By lex, on December 21st, 2010
Naval aviation has a long and storied history, and the force is now coming up on its 100th anniversary. Happily, there is an organization to recognize that history, the aptly named “100th Anniversary of Naval Aviation Organization.”
And! They have put up a timeline.*
On the left hand side of the timescale we will learn about the first shipboard arrested landing. Further to the right we celebrate naval aviation’s first fighter ace (1918), the battle of Coral Sea and the Marine Corps’ first fighter ace (1942). This is followed in due time by the first combat vertical assault (1951), Marine aviator John Glenn being the first American to orbit the earth (1962), and the mine laying of Haiphong (1972). Apart from those oblique references, the wars in Korea and Vietnam are left for the reader to pencil in. Which is passing strange, since, according to CAPT Robert Rubel in his book article, “The US Navy’s Transition to Jets, *” in 1954 naval aviation “lost 776 aircraft and 535 men” and never quit, and Vietnam saw nearly a decade of non-stop, around the clock strike warfare, suffering punishing losses.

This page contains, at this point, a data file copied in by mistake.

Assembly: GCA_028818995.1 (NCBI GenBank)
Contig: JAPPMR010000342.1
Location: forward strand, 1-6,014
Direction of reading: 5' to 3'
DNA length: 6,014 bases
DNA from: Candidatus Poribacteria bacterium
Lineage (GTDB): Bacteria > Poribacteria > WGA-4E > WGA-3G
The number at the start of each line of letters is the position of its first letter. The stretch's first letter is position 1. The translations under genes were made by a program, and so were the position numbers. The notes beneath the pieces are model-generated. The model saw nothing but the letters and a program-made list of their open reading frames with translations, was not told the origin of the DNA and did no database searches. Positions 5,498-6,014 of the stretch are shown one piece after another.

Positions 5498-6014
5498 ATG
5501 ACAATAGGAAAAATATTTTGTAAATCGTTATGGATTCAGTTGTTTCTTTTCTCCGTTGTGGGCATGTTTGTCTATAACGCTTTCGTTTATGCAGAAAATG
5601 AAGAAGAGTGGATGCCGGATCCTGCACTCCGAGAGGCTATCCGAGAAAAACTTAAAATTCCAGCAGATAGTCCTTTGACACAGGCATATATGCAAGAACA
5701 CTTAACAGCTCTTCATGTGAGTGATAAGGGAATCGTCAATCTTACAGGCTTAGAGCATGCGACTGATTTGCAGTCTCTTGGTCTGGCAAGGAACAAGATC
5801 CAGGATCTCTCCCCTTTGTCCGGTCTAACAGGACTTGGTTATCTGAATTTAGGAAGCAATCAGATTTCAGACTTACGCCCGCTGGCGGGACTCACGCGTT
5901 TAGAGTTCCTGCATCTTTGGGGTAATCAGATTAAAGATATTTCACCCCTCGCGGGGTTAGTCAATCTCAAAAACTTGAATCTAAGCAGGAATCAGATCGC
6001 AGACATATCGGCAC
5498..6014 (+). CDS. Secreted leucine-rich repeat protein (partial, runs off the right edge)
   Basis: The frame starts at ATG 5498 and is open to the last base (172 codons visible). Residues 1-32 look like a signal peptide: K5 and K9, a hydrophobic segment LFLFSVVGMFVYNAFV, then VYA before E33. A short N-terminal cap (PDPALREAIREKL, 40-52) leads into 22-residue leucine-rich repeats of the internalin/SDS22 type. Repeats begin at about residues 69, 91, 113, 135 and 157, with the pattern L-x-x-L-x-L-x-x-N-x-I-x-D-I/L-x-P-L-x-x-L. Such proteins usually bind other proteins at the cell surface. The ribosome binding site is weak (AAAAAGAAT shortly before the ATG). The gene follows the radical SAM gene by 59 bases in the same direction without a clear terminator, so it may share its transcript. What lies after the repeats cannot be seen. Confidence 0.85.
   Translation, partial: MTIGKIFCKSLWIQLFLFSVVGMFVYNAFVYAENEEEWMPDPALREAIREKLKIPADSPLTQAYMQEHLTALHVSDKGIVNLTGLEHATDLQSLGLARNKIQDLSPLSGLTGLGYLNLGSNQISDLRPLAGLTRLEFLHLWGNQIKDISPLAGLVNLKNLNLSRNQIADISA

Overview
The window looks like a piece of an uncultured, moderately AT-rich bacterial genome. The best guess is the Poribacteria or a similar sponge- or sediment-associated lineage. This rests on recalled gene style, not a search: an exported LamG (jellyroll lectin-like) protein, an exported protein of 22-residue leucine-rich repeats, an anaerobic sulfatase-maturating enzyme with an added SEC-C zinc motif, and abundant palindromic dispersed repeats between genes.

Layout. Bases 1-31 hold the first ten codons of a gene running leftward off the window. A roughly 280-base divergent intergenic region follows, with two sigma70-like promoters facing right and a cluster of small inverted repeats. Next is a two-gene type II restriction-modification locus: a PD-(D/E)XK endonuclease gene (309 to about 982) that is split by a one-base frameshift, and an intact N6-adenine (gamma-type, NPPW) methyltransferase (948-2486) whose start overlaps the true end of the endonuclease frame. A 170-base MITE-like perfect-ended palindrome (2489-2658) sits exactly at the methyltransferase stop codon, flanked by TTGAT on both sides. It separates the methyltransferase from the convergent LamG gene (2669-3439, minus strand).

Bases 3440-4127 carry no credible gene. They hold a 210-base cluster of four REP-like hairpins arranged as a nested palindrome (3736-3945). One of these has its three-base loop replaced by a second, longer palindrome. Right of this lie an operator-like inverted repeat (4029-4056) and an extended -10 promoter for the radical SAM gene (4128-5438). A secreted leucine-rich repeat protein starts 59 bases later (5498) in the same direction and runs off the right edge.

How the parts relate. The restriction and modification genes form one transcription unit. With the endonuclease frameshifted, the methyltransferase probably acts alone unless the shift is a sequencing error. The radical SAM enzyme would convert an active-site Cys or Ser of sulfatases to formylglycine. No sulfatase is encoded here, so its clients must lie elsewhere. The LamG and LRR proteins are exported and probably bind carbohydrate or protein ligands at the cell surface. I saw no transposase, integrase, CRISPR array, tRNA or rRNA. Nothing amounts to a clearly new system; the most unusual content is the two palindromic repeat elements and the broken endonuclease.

That was the Navy I was born into.
Moving into the modern era we learn of naval aviation’s first woman naval aviator (1974), our first African American Blue Angel (1986), first woman to command an operational squadron (1990) and our first female line officer to become an astronaut (1992). In 1995 we have our first female Marine aviator.
That was the Navy I left.
* 10-15-2018 Link Gone; no replacements found – Ed.